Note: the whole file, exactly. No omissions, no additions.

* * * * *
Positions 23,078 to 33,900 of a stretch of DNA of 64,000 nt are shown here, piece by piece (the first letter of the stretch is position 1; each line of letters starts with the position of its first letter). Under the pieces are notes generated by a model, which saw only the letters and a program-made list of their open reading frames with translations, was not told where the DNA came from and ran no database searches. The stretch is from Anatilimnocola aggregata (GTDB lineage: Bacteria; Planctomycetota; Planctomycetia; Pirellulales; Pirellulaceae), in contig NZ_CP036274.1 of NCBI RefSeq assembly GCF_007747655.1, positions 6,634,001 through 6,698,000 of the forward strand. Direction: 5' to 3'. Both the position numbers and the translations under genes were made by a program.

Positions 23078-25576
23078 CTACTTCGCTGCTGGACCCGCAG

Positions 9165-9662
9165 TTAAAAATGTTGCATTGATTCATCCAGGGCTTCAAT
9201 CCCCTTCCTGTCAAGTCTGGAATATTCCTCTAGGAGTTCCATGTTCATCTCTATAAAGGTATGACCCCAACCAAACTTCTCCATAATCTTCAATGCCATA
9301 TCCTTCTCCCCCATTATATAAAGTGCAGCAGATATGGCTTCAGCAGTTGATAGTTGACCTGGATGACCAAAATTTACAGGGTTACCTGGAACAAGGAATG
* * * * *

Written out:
Positions 23,078 to 33,900 of a stretch of DNA of 64,000 nt are shown here, piece by piece (the first letter of the stretch is position 1; each line of letters starts with the position of its first letter). Under the pieces are notes generated by a model, which saw only the letters and a program-made list of their open reading frames with translations, was not told where the DNA came from and ran no database searches. The stretch is from Anatilimnocola aggregata (GTDB lineage: Bacteria; Planctomycetota; Planctomycetia; Pirellulales; Pirellulaceae), in contig NZ_CP036274.1 of NCBI RefSeq assembly GCF_007747655.1, positions 6,634,001 through 6,698,000 of the forward strand. Direction: 5' to 3'. Both the position numbers and the translations under genes were made by a program.

Positions 23078-25576
23078 CTACTTCGCTGCTGGACCCGCAG

Positions 9165-9662
9165 TTAAAAATGTTGCATTGATTCATCCAGGGCTTCAAT
9201 CCCCTTCCTGTCAAGTCTGGAATATTCCTCTAGGAGTTCCATGTTCATCTCTATAAAGGTATGACCCCAACCAAACTTCTCCATAATCTTCAATGCCATA
9301 TCCTTCTCCCCCATTATATAAAGTGCAGCAGATATGGCTTCAGCAGTTGATAGTTGACCTGGATGACCAAAATTTACAGGGTTACCTGGAACAAGGAATG